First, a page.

Let's not kid ourselves: ‘mera jism, meri marzi’ (my body, my choice) is not a mere slogan. It is a call to arms.
Those thugs who stoned the women participating in the Aurat March in Islamabad recently are aware of the implications of the activism displayed by the girls and women who marched. They want to seal off the contagion of free choice before it enters their homes and infects their wives, sisters and daughters.
This battle between the sexes has been fought for millennia, and mostly, it has been contested across the bodies of women. It is only in the last century that women in the West have gained a measure of equality. Apart from a handful of small matriarchal societies, men have called the shots around the world.
Women demanding equality in Muslim countries are routinely told that their religion gave them unprecedented rights when it was first revealed. This is true. But no society and no rules can remain frozen. Just as slavery was once acceptable but is now discarded, so, too, do our women need to move on with the rest of the world. The reality is that we cannot make meaningful progress while half our population is marginalised.
Even within the Islamic world, there are wide variations in women’s rights. When Islam swept out of the Arabian peninsula, it encountered and conquered many societies and regions with totally different traditions and practices. From Kosovo to Kabul, while oppression was common, women participated in society to varying degrees. In Afghanistan and Arabia, they were always forced to cover themselves.
For centuries, oppressive attitudes have prevailed under the garb of religious sanction. And while Muslim women watch most of their non-Muslim sisters progress socially, they mostly remain stuck in the past, at the mercy of their men, with few economic or educational opportunities.
In Pakistan, women are worse off than virtually every country in the world. According to the latest Global Gender Gap Index issued by the World Economic Forum, Pakistan sits virtually at the bottom (151st out of 153 countries listed), having risen from 112th in 2006. In terms of economic participation, we are down to 150, and score a miserable 143 in educational attainment. But we score well in honour killings and domestic violence.
The men who tried to violently block the Aurat March in Islamabad are unconcerned with progress and education. They know they will get left behind, but want to ensure that they retain control at home, free to beat their wives and daughters, and force them to do domestic chores for the rest of their lives.
Being a man, I obviously have no direct experience of the daily humiliations and pain women endure every day of their lives. Even my indirect anecdotal knowledge is limited as my father had just one brother. I was one of five brothers, and my only son has two lovely young boys. So clearly, there was a severe shortage of females for me to learn from in my life.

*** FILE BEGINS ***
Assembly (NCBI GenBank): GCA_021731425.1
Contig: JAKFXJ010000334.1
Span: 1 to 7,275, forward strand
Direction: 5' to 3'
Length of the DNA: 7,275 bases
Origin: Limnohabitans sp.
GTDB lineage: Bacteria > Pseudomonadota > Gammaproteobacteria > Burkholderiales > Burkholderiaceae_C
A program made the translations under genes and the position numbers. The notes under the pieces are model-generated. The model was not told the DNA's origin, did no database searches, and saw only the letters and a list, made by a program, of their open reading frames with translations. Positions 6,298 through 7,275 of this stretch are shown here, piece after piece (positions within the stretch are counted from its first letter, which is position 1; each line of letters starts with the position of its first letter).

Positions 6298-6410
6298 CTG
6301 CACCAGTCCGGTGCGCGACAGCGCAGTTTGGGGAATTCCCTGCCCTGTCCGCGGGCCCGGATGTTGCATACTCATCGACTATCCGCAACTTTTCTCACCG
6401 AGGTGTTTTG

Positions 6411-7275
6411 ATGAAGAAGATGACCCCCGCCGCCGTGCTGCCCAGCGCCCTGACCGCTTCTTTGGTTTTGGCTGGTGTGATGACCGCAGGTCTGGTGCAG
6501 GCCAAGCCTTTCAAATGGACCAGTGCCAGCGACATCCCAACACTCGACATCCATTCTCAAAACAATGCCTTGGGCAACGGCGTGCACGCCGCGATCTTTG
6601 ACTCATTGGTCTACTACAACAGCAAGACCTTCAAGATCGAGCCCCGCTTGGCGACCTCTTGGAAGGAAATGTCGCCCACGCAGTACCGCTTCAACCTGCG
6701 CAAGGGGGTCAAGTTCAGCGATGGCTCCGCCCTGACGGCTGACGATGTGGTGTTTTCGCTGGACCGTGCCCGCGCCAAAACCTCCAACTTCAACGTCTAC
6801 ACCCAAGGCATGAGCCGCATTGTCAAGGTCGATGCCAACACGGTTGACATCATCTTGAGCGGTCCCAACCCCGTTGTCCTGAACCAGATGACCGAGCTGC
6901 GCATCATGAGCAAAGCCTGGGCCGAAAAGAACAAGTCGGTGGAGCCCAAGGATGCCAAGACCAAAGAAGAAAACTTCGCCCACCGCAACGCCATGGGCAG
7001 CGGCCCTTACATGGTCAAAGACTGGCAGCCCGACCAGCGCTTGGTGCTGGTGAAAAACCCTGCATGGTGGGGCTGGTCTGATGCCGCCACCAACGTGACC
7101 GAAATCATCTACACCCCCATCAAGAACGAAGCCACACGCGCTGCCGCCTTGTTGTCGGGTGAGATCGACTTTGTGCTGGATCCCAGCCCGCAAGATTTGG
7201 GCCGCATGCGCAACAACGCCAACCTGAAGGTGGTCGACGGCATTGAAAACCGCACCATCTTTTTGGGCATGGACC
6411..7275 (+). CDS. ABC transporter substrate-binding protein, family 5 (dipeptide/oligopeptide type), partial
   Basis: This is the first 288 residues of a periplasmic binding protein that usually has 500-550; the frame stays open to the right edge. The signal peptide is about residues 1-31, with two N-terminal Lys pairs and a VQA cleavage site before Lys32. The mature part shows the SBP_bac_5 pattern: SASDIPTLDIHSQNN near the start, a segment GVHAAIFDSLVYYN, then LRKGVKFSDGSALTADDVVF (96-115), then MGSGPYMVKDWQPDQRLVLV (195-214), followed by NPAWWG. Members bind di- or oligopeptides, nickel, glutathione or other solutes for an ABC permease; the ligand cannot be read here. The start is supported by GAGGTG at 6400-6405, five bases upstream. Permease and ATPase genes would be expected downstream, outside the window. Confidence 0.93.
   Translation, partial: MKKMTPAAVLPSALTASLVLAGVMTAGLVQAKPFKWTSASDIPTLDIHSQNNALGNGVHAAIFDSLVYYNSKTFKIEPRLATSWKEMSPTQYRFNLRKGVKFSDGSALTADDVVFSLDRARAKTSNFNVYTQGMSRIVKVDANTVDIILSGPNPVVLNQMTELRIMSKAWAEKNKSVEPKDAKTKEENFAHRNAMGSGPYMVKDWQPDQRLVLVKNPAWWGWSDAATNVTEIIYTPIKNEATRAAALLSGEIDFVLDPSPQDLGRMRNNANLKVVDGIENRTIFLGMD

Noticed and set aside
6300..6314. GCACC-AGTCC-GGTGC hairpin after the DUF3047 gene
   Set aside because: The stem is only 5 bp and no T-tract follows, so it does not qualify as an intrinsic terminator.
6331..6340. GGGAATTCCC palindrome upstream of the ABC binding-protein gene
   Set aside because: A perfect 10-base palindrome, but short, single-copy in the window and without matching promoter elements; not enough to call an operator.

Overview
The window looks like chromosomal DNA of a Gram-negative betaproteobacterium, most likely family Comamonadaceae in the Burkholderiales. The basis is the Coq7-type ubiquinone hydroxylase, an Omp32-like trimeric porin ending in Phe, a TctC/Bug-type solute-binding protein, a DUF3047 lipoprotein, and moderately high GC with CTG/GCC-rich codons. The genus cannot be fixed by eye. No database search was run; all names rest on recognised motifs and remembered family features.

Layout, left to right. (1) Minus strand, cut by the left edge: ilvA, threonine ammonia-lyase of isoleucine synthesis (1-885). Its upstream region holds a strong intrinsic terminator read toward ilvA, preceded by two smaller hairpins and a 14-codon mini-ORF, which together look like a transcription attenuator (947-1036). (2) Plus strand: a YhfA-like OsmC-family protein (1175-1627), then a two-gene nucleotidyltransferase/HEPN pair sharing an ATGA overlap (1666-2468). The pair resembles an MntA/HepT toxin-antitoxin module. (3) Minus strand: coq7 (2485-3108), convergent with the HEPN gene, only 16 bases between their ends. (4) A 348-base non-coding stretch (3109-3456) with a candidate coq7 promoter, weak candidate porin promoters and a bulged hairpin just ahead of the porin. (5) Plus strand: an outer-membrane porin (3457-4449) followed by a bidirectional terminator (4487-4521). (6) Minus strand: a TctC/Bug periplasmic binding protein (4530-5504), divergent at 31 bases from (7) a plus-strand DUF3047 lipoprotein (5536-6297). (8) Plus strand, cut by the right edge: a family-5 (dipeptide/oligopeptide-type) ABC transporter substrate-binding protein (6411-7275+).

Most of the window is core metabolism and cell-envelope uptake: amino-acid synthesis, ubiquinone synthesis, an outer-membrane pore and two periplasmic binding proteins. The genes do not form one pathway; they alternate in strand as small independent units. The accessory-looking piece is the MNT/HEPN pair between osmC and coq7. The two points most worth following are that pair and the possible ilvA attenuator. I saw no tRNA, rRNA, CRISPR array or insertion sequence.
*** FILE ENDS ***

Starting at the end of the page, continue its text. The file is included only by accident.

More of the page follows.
This changed when I encountered my four free-spirited English stepdaughters who put me on a steep learning curve. They enjoyed their visits to Pakistan, although the youngest complained about all the restrictions she had to endure. Now they are older, they have no time to come, and the violence of a few years ago has put them off.
This is the kind of freedom most Pakistani men fear. Their impression of the West comes mostly from cheap soft porn movies that depict a decadent culture where women sleep around, and men often play second fiddle. And yet, in the index I have just cited, women (and men, for that matter) fare much better in the very societies we criticise for their supposed licentiousness.
But Pakistanis (and Muslims from other countries) spend a fortune trying to reach Western countries by hook or by crook. And if the whole family can’t make it, young men are put on dangerous paths at the mercy of people smugglers. If and when they finally make it, they encounter the temptations of the West. Obviously, they cannot allow their sisters to emulate this lifestyle, but many of the men themselves indulge in criminal sexual activity.
These double standards are widely prevalent across the Muslim world. To impose them, men use legal means and dubious dogma. Women, mostly uneducated, often accept the status quo as a religious norm.
In Pakistan, as well as in most Muslim countries, educated urban women have made some progress in terms of jobs in government departments and the corporate sector. Others with supportive parents have been able to go abroad to study. But almost all of them conform to the demands of conservative societies in terms of family responsibilities. Until we men learn to do our share, little will change for women or our backward societies.
Irfan Husain/DAWN (PAKISTAN)/ASIA NEWS NETWORK